Living Well 60+ January-February 2014

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W ell

JAN. / FEB. 2014


50 Plus






also inside

Audubon Society

Flock Together

Winter Dreams of

Spring Gardens

Bikes on Grand

Mackinac Island


2 JAN/FEB 2 0 1 4



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Jan./Feb. 2014

Birdwatchers Flock Together

Winter Dreams of Spring Gardens

The Best Friends Approach to Dimentia Care


Coq au Vin Makes an Elegant, Hearty Winter Dish

Aging with Asthma


Break out the Bikes

Cars are not allowed on Grand Mackinac Island

Winter Safety Reminders

It Isn’t Too Late to Save for Retirement


LivingWell50+ is now DIGITAL:

Senior Services Directory

The Bourbon Trail Leads All to Kentucky

Late Life Success

A Salute to Col. Sanders

Cafe and Museum Showcase Birthplace of KFC


Beatles Appeared on Ed Sullivan Show

Through the Eye of the Artist

Understanding Your Credit Score


Charisse Gillett




Living Well 50+ is

a proud product of





Angela S. Hoover

Frank Kourt

Jamie Lober

Abby Malik

Thomas W. Miller Ph.D. ABPP

Sandra W. Plant

Jan Ross

Martha Evans Sparks

Guest Article Provided by

Chrysantha Clark, CFP, Keystone Financial


Tanya Tyler

editor/staff writer

John Brokamp


Janet Roy

director of creative services

Brian Lord

sales manager

Kim Blackburn

sales representative

John Hoffeld

sales representative



Dear Friends,

It’s 2014! What are you

planning to do with this new


A Facebook friend posted

an article that encouraged

adopting a theme for the new year, rather than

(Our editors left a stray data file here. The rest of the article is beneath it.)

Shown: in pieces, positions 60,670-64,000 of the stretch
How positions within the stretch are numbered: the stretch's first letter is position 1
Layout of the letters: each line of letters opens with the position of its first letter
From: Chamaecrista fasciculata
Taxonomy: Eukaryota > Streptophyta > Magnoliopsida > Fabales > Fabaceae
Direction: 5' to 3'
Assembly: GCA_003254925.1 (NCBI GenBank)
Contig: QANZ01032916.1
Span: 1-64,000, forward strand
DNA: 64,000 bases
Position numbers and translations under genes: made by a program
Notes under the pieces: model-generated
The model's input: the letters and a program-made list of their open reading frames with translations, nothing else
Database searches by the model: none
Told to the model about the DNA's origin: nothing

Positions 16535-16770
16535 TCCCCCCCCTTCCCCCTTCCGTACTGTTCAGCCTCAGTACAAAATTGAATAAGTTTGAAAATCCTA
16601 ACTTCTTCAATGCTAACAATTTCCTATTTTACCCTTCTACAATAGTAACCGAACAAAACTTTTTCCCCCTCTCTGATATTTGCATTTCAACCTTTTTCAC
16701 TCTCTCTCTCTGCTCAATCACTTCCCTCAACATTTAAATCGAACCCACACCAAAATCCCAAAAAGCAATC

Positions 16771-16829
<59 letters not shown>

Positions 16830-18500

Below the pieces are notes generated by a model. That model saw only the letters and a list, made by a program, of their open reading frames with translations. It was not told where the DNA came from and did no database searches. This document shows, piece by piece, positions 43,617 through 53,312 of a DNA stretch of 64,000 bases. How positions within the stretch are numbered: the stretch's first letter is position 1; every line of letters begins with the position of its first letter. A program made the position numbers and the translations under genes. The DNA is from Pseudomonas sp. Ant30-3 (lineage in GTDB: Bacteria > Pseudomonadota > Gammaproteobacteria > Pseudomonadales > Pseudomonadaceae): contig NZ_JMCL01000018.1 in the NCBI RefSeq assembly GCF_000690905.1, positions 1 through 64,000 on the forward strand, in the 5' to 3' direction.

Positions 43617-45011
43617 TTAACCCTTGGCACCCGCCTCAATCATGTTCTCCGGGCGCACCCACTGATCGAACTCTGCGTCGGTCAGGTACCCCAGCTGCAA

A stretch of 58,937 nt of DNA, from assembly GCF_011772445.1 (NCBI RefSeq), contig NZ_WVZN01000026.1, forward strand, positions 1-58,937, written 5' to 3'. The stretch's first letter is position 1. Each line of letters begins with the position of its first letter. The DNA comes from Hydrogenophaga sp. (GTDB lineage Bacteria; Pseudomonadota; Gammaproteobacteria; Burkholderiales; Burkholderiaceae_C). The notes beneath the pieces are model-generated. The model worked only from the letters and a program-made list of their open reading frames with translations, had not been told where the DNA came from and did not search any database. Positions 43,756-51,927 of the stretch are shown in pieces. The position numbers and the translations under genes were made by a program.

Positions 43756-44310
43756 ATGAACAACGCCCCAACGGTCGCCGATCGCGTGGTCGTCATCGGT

making resolutions. “The theme should be a word

that resonates with you and embodies something

that has been missing from your daily life,” the article

Tanya Tyler • tanya@samplerpublications.com

said. “Instead of defining specific behaviors that you

want to do [like losing weight or quitting smoking],

simply keep your theme in mind and allow your days

to unfold from there.”

I like that idea. I’m going to choose “quirkiness” as

my theme for 2014. This will encourage me to do

things I might not normally do, such as participating

in one of those 5K races where they throw “color

bombs” at you. Or going to a music concert by a

group I’ve never heard of. Or trying a restaurant that

features food I’ve not eaten before. It will definitely

include traveling to places I’ve never been but have

long wanted to visit. (Vienna, anyone?) It might even

mean finally going skydiving – something that’s been

on my bucket list for a few years now.

Whatever theme you choose for 2014, make sure it

enhances your overall goal of Living Well 50 Plus.

Live life like you mean it!


JAN/FEB 2 0 1 4


Members of the Audubon Society of Kentucky go on a bird walk

at The Arboretum in Lexington. Photo credit: David Lang.

Birdwatchers Flock Together

Audubon Society of Kentucky welcomes

novice birders

by Abby Malik, Staff Writer

Even when leaves fall from the trees

and temperatures drop below freezing,

nature is still happening all